If only I could get the ten-year-old child to listen to the six-year-old child, perhaps I could start to see and hear and experience a world in which everything is whole and in which God is truly in control.  If I am able to honor that six-year-old child fully, I may be able to let go of the ten-year-old child who forever feels responsible for any and almost every calamity that exists.  The ten-year-old feels responsibility for safety of self, safety of community, safety of nation and safety of the world, while the six-year-old appears unencumbered by these rampant safety concerns.  The six-year-old is largely concerned with whether or not people are happy and who might meet whom and what is needed in order to stay happy. 


[1]  I am aware that there are several texts that have been published that address finding the child within and healing the inner child.  I have never read any of these texts but I have worked directly with a therapist over several years in listening to and acknowledging that child.   I would assume that my therapist has read these books and has imparted their knowledge to me.  These books are not included in my Bibliography as I have never read them.

Found Ya Blog | Bloggers Interview | Mental Health is health

Here is an interview from a fellow blogger. Hope it sheds some light on things if you are unfamiliar with Mental Health.

A Writer's Deli

For today’s interview, we’ve got a topic which is of extreme significance. I, particularly am a huge advocate of mental well-being and eradication of the stigma surrounding it. To throw some light on the topic, we’ve with us a blogger whose life experience, optimism and practical ways to combat mental illness will be enlightening for the readers. The link to the blog is attached at the end for your reference. Happy Reading.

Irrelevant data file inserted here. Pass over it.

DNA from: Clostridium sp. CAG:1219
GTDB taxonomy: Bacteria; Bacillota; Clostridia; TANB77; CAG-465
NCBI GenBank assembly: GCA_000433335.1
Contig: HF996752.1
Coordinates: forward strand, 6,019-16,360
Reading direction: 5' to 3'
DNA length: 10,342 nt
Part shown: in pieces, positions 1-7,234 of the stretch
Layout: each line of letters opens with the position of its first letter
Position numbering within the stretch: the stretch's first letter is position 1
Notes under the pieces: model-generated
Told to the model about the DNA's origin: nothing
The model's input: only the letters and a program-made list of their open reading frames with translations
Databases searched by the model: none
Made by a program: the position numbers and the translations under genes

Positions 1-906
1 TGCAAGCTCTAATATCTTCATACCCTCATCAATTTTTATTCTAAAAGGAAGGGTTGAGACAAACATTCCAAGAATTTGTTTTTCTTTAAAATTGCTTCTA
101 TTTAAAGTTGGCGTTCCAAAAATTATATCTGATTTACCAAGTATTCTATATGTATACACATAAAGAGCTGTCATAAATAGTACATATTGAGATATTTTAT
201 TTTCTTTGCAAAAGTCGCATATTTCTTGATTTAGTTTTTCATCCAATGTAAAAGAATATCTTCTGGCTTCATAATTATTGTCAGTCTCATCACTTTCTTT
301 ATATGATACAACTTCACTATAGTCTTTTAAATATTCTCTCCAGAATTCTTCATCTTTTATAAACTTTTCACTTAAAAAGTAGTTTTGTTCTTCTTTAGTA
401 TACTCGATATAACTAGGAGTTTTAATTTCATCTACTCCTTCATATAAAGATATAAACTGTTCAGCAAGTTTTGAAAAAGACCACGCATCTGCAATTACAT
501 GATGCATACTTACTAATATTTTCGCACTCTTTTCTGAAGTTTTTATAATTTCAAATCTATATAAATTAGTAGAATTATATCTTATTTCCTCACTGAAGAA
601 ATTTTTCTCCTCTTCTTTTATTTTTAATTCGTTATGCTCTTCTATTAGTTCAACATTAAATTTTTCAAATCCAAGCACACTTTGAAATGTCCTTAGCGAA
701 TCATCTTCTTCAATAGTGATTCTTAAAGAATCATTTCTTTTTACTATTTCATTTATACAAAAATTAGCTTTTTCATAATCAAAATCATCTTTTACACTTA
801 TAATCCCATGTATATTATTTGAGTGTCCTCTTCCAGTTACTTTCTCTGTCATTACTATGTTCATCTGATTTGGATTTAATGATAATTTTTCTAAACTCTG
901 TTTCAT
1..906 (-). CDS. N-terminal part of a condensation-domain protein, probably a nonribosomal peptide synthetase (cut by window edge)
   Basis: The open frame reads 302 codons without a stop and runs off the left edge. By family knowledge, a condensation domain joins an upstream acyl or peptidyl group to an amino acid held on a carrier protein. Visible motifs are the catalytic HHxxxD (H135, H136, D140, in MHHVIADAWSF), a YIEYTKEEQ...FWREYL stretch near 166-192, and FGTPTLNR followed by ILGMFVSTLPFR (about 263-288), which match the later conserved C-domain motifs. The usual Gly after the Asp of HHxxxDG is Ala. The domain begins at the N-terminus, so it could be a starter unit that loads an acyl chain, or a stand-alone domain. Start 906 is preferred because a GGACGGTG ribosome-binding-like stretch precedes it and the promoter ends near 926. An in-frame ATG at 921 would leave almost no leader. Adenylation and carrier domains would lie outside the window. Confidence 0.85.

1.Thank you for this interview. What is your blog about and why the name Mental health is health?

My blog is about my journey through bipolar illness that started when I was in college and continues to this day, sometimes well managed and sometimes somewhat well managed. I feel that stigma is a major issue in the field of Mental Health – perhaps adding up to half of the battle for many people who are…

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Safety, Society, Stigma, Stability: a “Me Too” Movement Moment (repost)

Names and places have been changed in order to maintain privacy in these discussions.

During the fall of 1984 I was working on my thesis with a professor named Professor Dean Flannigan.  My thesis topic was somewhat controversial as I was using Modern Fiction in my research and drawing conclusions from authors of the times like Alice Walker and Flannery O’Connor.  I was looking at the way family is portrayed in Modern Fiction as an indicator of the socio-political developments and historical dynamics of the time.  It felt like the English Department was not altogether in favor of such a modern approach to a thesis, yet approval for my thesis topic was provided by the relevant committee.  This was a couple of years after my approval of a major in American Studies.